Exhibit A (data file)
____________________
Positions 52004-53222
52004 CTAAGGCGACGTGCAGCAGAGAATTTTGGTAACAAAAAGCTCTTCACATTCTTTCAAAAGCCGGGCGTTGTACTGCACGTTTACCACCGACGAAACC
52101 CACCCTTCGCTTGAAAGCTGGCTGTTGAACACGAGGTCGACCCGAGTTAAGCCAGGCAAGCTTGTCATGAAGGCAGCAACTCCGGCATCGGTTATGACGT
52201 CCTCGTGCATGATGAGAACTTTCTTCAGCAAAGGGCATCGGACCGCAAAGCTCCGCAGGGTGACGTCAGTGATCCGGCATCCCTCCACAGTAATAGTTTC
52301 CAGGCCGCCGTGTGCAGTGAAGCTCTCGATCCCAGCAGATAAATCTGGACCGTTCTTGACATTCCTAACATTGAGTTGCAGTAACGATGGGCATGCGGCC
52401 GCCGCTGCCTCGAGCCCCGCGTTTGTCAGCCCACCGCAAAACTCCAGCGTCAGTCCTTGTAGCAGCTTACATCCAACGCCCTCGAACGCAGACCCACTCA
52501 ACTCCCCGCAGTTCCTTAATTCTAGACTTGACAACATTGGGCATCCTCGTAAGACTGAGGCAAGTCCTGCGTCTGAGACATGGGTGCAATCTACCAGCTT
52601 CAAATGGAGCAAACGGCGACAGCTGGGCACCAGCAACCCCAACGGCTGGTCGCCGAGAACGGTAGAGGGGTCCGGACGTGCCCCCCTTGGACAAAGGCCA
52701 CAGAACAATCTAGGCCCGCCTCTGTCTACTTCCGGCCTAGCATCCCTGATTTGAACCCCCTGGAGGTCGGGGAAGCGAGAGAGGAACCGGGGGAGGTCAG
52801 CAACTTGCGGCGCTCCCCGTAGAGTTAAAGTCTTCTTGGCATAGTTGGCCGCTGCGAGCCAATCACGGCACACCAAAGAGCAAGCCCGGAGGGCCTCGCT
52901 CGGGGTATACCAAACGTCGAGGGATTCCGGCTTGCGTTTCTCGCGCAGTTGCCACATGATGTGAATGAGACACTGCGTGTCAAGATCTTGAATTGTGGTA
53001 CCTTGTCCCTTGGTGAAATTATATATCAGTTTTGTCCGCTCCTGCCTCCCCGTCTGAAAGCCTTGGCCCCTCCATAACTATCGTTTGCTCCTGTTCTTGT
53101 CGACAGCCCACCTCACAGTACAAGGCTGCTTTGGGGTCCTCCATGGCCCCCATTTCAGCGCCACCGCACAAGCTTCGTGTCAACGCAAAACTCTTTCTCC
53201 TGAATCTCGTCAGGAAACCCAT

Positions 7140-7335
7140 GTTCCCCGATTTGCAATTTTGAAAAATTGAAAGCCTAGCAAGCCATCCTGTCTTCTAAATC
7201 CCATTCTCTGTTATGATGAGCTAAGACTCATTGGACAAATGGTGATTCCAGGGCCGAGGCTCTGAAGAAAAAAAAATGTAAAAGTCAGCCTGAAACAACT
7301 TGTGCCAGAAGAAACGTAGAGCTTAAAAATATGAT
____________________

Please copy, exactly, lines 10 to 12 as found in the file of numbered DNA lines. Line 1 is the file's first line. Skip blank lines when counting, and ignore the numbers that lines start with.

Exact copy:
52801 CAACTTGCGGCGCTCCCCGTAGAGTTAAAGTCTTCTTGGCATAGTTGGCCGCTGCGAGCCAATCACGGCACACCAAAGAGCAAGCCCGGAGGGCCTCGCT
52901 CGGGGTATACCAAACGTCGAGGGATTCCGGCTTGCGTTTCTCGCGCAGTTGCCACATGATGTGAATGAGACACTGCGTGTCAAGATCTTGAATTGTGGTA
53001 CCTTGTCCCTTGGTGAAATTATATATCAGTTTTGTCCGCTCCTGCCTCCCCGTCTGAAAGCCTTGGCCCCTCCATAACTATCGTTTGCTCCTGTTCTTGT